A Polish artist is decrying with a new show the Church’s incitement of “hatred” towards LGBT+ people.
Driving the news
As New Ways Ministry reports, gay Polish artist Daniel Rycharski was due to open Thursday at the Villa Arson in Nice, France, a new exhibit denouncing anti-LGBT+ discrimination on the part of members of the Church hierarchy.
Among the pieces Rycharski is to show is La goutte creuse la pierre, or Drops of water wear away the stone, a stone sculpture of the artist’s own head gradually being worn away by a steady drip of holy water.
The piece is designed to show the “slow and pernicious action of discrimination against those whose opinion or lifestyle differs from the teachings of the Polish Catholic Church”, as the Villa Arson website explains.
Artist Rycharski, who at the age of 26 was the youngest person to win Poland’s prestigious Kulturysta Roku award, has long been denouncing in his artwork the Church marginalisation of LGBT+ people.
Other projects of his have included a depiction of a saint on a rainbow banner, a metal plaque with a quote from the Catechism urging respect for LGBT+ people, and a rosary of resin mixed with the blood of a gay Catholic friend.
Rycharski’s best-known work, however, is perhaps the sculpture “Fears”.
In that piece, the artist drew parallels between the suffering of LGBT+ people and the crucifixion of Jesus.
He did that by draping the colourful clothing of actual LGBT+ people on crosses adorned with barbed wire and placing the resulting crucifixes as scarecrows in the fields of his home town, Kurówek.
Why it matters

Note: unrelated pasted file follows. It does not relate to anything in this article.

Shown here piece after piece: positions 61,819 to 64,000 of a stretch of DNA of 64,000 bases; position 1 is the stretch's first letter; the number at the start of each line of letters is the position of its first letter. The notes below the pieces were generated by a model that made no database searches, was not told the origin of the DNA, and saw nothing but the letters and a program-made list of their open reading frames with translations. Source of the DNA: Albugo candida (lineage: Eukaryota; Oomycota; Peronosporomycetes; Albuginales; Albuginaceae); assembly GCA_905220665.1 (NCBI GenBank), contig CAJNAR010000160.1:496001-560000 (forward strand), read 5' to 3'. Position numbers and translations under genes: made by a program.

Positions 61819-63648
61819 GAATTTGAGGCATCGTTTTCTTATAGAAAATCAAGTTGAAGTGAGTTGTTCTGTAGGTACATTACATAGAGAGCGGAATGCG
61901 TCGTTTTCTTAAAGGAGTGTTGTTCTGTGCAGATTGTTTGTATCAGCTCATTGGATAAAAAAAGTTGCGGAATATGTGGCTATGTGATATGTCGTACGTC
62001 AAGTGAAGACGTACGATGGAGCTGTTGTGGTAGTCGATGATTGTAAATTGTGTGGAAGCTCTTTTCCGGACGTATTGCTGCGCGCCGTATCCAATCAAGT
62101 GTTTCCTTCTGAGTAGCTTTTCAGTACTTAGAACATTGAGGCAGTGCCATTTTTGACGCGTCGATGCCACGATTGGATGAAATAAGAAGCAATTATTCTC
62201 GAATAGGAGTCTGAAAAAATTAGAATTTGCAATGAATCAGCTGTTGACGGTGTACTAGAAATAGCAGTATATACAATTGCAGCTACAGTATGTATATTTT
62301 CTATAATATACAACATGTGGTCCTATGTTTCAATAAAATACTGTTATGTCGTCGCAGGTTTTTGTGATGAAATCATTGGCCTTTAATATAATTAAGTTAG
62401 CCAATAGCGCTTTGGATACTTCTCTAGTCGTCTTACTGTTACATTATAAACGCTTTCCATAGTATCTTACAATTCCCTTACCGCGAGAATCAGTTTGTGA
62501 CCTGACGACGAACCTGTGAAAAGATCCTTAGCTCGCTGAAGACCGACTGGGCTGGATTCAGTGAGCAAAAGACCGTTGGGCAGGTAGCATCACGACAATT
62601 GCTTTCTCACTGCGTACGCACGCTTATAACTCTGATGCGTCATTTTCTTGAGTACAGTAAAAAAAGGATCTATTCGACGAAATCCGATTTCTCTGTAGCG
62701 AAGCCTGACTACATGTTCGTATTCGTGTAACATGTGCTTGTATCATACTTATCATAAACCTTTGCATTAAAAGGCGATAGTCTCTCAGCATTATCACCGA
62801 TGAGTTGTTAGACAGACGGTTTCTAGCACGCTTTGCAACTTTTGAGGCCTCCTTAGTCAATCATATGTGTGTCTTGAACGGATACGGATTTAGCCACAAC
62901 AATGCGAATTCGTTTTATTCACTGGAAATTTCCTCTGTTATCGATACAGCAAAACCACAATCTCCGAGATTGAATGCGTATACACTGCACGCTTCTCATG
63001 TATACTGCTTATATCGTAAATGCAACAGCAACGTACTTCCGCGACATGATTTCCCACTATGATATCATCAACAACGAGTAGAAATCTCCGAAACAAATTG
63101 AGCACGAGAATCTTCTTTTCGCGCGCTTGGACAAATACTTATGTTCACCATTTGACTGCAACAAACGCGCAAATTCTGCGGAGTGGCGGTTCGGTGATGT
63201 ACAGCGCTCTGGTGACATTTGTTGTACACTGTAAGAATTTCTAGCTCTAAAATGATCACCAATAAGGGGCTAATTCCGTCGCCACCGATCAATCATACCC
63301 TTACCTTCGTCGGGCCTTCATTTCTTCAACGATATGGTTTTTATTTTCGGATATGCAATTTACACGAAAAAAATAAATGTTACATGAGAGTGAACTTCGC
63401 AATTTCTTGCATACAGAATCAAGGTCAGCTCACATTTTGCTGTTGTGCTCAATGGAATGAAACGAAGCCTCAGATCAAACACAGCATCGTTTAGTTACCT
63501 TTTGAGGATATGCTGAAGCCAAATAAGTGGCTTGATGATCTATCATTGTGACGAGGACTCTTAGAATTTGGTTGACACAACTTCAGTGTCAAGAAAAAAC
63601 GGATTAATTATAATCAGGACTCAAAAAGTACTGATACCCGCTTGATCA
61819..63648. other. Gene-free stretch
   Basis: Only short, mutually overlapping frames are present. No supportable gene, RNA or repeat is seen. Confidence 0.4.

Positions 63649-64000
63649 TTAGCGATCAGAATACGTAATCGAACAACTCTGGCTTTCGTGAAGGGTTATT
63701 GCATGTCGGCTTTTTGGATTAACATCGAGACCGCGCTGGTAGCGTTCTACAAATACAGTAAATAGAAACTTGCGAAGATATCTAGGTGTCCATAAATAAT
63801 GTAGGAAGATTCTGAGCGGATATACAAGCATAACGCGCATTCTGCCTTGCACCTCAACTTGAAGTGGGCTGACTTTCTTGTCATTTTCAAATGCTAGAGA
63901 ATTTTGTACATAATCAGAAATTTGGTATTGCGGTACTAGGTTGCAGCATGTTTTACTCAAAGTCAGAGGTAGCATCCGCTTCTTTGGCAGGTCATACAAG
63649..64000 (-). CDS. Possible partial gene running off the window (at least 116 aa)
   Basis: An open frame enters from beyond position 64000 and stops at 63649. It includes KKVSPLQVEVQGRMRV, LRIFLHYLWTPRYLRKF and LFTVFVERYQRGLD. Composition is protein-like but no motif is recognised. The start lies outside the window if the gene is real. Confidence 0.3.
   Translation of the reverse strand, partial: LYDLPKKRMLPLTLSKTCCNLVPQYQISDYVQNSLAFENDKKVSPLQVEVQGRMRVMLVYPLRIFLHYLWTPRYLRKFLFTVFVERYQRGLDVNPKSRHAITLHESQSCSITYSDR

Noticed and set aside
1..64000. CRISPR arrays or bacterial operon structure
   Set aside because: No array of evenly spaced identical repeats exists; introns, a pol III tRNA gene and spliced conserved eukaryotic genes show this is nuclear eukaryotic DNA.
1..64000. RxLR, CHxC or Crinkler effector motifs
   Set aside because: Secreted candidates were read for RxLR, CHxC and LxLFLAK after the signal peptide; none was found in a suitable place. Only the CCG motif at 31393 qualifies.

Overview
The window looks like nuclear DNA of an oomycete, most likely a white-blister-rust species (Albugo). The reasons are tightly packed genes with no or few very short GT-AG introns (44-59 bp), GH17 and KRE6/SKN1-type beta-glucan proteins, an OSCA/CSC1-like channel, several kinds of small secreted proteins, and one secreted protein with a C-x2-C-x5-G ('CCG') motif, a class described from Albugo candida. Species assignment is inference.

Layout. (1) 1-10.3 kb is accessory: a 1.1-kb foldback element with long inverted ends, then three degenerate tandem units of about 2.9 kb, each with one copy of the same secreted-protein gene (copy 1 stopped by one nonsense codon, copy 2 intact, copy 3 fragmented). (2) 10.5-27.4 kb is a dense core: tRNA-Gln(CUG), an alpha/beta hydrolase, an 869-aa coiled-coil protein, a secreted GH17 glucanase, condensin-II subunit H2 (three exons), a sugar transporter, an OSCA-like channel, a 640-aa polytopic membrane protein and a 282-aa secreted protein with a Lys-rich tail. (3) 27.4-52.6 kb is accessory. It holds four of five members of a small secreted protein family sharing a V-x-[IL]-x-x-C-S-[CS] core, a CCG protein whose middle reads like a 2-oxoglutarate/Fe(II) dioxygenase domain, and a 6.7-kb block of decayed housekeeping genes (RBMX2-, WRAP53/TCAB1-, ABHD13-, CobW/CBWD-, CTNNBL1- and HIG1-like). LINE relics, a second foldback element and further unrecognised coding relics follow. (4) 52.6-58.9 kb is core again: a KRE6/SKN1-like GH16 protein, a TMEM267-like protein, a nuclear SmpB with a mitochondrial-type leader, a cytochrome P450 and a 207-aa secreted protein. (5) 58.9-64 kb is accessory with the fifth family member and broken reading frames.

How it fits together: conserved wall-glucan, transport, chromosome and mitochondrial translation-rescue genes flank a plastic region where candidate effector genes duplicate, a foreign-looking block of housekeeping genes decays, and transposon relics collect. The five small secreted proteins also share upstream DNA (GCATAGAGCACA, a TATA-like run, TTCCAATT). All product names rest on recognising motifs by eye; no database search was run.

Rycharski was featured earlier this year in a solo show at the Warsaw Museum of Modern Art.
On its website, the Museum lauded the artist’s body of work, saying his “bold approach to faith and Christianity… has no equivalent in Polish art”.
The Museum further said that Rycharski “has shifted from a desire to organise a grass-roots revolution and achieve equal rights for LGBT+ individuals within the Church to the determination to practice his faith according to his own rules”.
Rycharski “takes a given set of concepts and values and pursues a new version of a liberation project that would embrace outcasts. It is a project he calls ‘Christianity without religion’”, the Museum website explained.
The artist has also been lauded in the New York Times, which celebrated his having “confidence to explore his gay identity in art…with crusading works that put the church’s rejection of gay Catholics in the spotlight”.
In July this year, in the context of anti-Gay Pride March violence in the Polish city of Bialystok, Rycharski explained his thinking and philosophy behind his artworks to the PBS News Hour:
“What is going on around the LGBT community appalls me, the fact that the governing party uses us as electoral fuel, because of the fact that the government works closely with the church, and the church is its authority.
“The Catholic Church’s teaching says it explicitly. You could say it has incited hatred against LGBT people”.
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